Noon Position: 18 39.15N 122 42.11W
Course/Speed: SE 7+
Wind: NE 19 – 22
Sail: Two reefs in working jib, reef in main.
Bar: 1017 and dropping (1015 by 3pm)
Sea: NE 4 – 8
Cabin Temp: 85
Water Temp: 80
Miles last 24-hours: 161
Miles since departure: 1451
All night the boobie clung to the windward rail as Mo heaved, head tucked into feathers, a study in balance and nonchalance. Spray, illuminated by the port running light, exploded a Christmas-red every few minutes and showered the bird. It would simply untuck, shake, and re-tuck.
I made dinner, then had a beer in the cockpit, and every time I looked forward, the bird had moved a few feet aft. When I came on deck at midnight, it had scooted in increments all the way back to the shrouds, which apparently qualified as dry enough territory, for there it remained during each of my successive inspections. It waited until I rose for the day before casting off. It circled the boat twice at dawn and then headed east toward crimson clouds on the horizon.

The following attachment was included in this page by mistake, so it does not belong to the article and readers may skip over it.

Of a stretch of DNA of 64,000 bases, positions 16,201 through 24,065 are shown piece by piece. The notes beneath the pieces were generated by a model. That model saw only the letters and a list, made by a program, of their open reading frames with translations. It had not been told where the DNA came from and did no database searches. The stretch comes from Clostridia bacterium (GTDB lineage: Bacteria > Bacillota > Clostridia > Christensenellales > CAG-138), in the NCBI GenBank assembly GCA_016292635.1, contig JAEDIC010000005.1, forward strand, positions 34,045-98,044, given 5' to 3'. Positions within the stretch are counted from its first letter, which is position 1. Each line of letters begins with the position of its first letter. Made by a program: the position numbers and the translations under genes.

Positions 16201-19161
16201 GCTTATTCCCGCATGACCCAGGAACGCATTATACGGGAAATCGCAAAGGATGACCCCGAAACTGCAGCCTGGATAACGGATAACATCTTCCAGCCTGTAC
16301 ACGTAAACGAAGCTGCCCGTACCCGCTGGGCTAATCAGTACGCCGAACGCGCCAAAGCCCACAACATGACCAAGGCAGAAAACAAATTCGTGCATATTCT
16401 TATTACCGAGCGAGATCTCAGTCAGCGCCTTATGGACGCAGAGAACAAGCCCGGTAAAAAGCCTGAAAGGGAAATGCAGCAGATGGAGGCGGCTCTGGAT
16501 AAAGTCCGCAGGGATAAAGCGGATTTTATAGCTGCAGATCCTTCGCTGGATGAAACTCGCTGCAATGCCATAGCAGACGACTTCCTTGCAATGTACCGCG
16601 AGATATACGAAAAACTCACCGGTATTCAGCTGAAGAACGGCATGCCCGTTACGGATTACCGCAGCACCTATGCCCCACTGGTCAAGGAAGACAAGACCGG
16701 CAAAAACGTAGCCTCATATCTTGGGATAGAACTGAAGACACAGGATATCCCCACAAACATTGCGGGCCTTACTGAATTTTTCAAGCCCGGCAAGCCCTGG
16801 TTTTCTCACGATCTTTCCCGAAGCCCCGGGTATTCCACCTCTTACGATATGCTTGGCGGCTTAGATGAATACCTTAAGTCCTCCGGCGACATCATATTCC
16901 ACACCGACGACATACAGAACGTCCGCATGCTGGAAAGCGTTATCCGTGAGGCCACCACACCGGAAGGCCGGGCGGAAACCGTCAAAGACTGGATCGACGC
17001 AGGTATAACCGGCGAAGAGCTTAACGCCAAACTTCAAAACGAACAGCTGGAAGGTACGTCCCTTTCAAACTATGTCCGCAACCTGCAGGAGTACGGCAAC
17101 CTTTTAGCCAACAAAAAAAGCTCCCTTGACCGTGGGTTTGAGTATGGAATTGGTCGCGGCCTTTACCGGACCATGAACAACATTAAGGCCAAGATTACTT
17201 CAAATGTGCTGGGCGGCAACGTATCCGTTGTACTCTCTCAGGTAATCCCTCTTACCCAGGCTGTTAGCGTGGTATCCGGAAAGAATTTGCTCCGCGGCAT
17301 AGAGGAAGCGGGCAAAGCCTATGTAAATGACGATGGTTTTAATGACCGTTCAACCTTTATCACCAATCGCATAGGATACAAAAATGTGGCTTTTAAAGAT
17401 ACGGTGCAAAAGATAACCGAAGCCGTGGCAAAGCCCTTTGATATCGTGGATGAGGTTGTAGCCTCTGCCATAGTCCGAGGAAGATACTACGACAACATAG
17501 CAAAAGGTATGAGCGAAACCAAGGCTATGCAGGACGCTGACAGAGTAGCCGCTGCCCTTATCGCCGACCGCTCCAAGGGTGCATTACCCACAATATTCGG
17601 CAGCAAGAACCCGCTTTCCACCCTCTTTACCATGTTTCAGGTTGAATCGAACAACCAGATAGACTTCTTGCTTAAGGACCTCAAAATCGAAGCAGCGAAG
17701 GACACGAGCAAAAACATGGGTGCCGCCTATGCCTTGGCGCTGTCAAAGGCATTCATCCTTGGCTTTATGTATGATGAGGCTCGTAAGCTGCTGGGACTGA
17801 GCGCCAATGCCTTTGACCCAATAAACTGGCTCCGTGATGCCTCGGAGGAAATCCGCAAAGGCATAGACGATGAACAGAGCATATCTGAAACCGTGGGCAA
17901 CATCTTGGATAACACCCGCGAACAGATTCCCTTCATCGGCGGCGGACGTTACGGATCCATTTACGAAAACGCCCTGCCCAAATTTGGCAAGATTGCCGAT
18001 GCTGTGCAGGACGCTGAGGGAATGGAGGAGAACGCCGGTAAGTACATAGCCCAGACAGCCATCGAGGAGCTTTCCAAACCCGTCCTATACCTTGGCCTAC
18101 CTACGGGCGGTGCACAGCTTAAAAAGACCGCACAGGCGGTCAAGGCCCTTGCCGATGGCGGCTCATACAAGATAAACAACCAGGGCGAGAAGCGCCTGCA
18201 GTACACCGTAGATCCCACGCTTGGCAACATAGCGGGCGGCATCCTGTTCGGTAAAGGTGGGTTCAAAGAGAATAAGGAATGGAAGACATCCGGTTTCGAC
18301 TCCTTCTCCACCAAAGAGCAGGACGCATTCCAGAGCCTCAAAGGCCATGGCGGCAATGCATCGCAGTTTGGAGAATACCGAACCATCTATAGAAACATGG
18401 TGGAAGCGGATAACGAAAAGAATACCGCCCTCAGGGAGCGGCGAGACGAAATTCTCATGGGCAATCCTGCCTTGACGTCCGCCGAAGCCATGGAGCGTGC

Having a visitor was pleasant as was providing such a tenuous though clearly appreciated resource, a perch above the sea.
I’ve not seen the boobie all day.
Winds freshened in the morning and by noon were often more in the 20s than not. I’d run the night with a full working jib and a single reef in the main. Speeds were great with 8 knots not uncommon. At noon we’d clocked our best day yet, 161 miles. But Mo was really working, the deck often in spray back to the cockpit. I should reef again, I thought, but I wanted the speed, and it wasn’t until 2pm that my nature’s better angel came to the winning argument: a boat at sea should seek to carry as *little* sail as is needed.
Fine! Now we carry two reefs in the main and two in the jib. Immediately, wind took note by jumping to 25 knots. Seas have built to 8 feet. The boat is entirely closed up and is a sauna below. I’m down to underwear.
I’m taking wind flat on the beam and am thus falling off my line to 10N and 115W, but it can’t be helped for now.